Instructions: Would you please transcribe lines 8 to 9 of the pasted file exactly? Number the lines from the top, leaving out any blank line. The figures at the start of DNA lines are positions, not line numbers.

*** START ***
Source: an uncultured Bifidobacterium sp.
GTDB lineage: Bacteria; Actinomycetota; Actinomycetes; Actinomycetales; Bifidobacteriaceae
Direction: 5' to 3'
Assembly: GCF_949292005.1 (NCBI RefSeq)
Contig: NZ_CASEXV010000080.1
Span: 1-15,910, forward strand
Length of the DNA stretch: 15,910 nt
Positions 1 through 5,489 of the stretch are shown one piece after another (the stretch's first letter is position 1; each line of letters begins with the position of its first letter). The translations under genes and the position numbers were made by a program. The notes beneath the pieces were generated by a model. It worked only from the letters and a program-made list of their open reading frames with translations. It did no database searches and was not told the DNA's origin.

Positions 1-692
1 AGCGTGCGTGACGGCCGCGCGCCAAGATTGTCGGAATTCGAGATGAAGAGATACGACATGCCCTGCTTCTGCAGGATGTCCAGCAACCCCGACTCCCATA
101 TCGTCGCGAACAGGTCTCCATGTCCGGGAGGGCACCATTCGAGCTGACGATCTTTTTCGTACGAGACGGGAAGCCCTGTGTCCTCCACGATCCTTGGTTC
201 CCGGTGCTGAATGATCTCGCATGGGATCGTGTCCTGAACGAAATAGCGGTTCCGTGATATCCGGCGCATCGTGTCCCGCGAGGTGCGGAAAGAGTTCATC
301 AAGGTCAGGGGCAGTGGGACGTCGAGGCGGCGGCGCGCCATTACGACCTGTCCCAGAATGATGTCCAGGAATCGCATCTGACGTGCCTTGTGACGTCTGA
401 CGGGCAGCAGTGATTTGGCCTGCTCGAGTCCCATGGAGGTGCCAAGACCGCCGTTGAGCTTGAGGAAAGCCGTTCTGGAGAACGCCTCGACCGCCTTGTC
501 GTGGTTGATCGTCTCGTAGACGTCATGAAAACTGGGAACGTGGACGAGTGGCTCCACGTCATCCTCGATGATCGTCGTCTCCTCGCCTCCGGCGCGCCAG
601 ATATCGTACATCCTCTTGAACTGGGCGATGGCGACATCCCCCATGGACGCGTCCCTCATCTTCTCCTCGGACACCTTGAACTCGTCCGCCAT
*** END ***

Positions 1 through 5,489 of the stretch are shown one piece after another (the stretch's first letter is position 1; each line of letters begins with the position of its first letter). The translations under genes and the position numbers were made by a program. The notes beneath the pieces were generated by a model. It worked only from the letters and a program-made list of their open reading frames with translations. It did no database searches and was not told the DNA's origin.

Positions 1-692